Haywood’s call to unremitting class struggle appealed to the coalition of radical labor leaders and socialists assembled in Chicago, among them such veterans of America’s labor wars as Eugene Debs, Mother Jones and Lucy Parsons. If chattel slavery could be abolished, why not wage slavery? Did not the exploitation of workers in fields and forests, mines and factories throughout the country demand their emancipation? Could not social and economic arrangements such as those envisioned by Laurence Gronlund, Edward Bellamy and others offer cooperative alternatives to the wage system? Would not public ownership resolve many of the contradictions of capitalism? Might not a general strike compel a realignment of the interests of labor and capital?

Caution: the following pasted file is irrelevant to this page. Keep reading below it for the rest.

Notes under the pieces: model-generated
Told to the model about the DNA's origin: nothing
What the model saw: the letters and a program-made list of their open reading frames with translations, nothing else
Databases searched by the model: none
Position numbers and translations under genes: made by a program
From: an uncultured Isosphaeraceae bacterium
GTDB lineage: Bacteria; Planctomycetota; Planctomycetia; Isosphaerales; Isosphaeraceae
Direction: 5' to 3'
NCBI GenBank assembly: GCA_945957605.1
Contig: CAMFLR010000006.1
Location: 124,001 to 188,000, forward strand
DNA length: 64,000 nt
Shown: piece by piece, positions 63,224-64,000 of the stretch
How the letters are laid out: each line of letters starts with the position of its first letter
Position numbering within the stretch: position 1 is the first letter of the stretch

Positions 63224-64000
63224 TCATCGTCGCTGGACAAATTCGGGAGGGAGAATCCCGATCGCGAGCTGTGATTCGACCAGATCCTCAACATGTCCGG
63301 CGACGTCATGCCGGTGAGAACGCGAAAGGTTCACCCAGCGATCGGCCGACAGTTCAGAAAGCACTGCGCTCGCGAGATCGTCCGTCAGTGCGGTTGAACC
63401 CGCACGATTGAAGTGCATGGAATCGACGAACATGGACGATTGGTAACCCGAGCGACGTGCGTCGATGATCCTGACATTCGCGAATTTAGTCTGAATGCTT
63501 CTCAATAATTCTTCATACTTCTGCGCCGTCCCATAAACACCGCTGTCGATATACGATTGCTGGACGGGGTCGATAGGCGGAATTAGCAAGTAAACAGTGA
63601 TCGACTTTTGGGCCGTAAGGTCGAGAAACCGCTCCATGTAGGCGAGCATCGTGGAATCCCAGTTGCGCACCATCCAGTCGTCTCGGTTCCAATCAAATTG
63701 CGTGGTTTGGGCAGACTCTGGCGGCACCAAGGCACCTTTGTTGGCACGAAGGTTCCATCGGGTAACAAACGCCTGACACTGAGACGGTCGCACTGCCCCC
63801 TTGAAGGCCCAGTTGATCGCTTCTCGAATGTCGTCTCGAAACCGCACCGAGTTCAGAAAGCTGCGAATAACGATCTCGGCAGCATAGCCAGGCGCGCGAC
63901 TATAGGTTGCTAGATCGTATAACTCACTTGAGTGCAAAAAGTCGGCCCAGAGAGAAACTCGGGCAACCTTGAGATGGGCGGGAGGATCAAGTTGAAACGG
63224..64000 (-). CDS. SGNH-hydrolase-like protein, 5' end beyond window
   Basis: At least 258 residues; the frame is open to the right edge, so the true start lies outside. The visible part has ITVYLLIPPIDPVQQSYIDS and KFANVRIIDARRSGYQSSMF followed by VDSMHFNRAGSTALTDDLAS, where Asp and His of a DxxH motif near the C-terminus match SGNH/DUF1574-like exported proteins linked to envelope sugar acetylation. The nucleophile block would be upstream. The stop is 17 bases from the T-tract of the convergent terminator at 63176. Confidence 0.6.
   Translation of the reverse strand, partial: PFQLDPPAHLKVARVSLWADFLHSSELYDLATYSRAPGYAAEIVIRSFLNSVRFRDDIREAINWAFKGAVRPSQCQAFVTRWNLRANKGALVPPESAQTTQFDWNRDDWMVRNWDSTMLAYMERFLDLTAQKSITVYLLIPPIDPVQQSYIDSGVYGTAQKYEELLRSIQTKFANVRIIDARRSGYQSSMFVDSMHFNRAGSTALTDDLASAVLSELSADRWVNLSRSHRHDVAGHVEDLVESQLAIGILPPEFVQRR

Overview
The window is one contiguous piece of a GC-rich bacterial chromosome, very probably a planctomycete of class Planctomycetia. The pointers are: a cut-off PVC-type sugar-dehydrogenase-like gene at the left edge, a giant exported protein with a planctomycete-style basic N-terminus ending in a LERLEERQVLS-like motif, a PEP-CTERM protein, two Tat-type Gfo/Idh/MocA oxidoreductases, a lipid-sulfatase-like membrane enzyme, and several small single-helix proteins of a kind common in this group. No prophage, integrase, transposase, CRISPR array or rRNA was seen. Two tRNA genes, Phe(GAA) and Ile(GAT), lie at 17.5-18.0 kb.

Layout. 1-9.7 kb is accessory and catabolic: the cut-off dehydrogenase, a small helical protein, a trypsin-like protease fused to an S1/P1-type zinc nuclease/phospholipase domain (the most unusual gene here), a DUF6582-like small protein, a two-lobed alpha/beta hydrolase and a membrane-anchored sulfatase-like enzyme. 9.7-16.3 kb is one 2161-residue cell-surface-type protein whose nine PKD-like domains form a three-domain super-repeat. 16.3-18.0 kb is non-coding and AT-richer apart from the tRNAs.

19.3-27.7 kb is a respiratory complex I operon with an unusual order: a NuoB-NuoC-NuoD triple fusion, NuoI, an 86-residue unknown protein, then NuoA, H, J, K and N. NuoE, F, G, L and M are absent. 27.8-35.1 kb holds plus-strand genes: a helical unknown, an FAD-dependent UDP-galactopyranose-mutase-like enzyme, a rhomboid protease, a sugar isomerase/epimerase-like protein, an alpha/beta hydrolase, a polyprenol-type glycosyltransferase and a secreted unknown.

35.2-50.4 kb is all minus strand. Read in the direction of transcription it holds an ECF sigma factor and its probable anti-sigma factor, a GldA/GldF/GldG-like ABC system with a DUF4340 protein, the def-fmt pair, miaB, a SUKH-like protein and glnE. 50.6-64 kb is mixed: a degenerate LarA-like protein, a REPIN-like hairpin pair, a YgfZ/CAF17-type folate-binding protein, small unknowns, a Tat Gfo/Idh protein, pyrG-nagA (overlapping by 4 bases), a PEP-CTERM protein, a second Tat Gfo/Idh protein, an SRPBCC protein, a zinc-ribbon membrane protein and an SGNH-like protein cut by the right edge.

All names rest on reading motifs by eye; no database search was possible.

The answer, in workers’ practice, was NO. Despite its rhetoric of class struggle to abolish the wage system, almost all the nearly five hundred strikes called, organized or assisted by the IWW in its glory years, 1905 – 1920, dealt with wages, hours and working conditions. This was true irrespective of the occupation or number of workers involved or the location of workplace. Even the famous Free Speech Fights (1909-1912) grew out of efforts by migratory workers in the west to warn their comrades about labor contractors.
So, while IWW members might strike in solidarity with one another — sometimes in response to the firing, refusal to rehire or mistreatment of fellow workers, or over recognition of the IWW — on the whole their demands differed little from those of workers who joined the despised bread-and-butter trade unions.